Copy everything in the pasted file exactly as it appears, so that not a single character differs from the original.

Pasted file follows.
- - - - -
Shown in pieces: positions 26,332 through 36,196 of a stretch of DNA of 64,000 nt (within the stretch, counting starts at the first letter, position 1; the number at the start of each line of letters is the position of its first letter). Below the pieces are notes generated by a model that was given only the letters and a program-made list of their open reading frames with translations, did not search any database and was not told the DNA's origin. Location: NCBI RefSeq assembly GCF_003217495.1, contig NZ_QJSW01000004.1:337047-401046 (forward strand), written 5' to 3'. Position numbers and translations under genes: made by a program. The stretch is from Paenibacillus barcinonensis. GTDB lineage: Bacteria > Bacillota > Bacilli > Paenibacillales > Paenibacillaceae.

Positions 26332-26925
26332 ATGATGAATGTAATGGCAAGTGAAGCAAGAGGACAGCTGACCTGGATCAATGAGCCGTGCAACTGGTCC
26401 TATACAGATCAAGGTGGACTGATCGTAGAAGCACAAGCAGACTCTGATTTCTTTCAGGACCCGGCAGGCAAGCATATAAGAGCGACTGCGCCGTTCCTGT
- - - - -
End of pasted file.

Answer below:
Shown in pieces: positions 26,332 through 36,196 of a stretch of DNA of 64,000 nt (within the stretch, counting starts at the first letter, position 1; the number at the start of each line of letters is the position of its first letter). Below the pieces are notes generated by a model that was given only the letters and a program-made list of their open reading frames with translations, did not search any database and was not told the DNA's origin. Location: NCBI RefSeq assembly GCF_003217495.1, contig NZ_QJSW01000004.1:337047-401046 (forward strand), written 5' to 3'. Position numbers and translations under genes: made by a program. The stretch is from Paenibacillus barcinonensis. GTDB lineage: Bacteria > Bacillota > Bacilli > Paenibacillales > Paenibacillaceae.

Positions 26332-26925
26332 ATGATGAATGTAATGGCAAGTGAAGCAAGAGGACAGCTGACCTGGATCAATGAGCCGTGCAACTGGTCC
26401 TATACAGATCAAGGTGGACTGATCGTAGAAGCACAAGCAGACTCTGATTTCTTTCAGGACCCGGCAGGCAAGCATATAAGAGCGACTGCGCCGTTCCTGT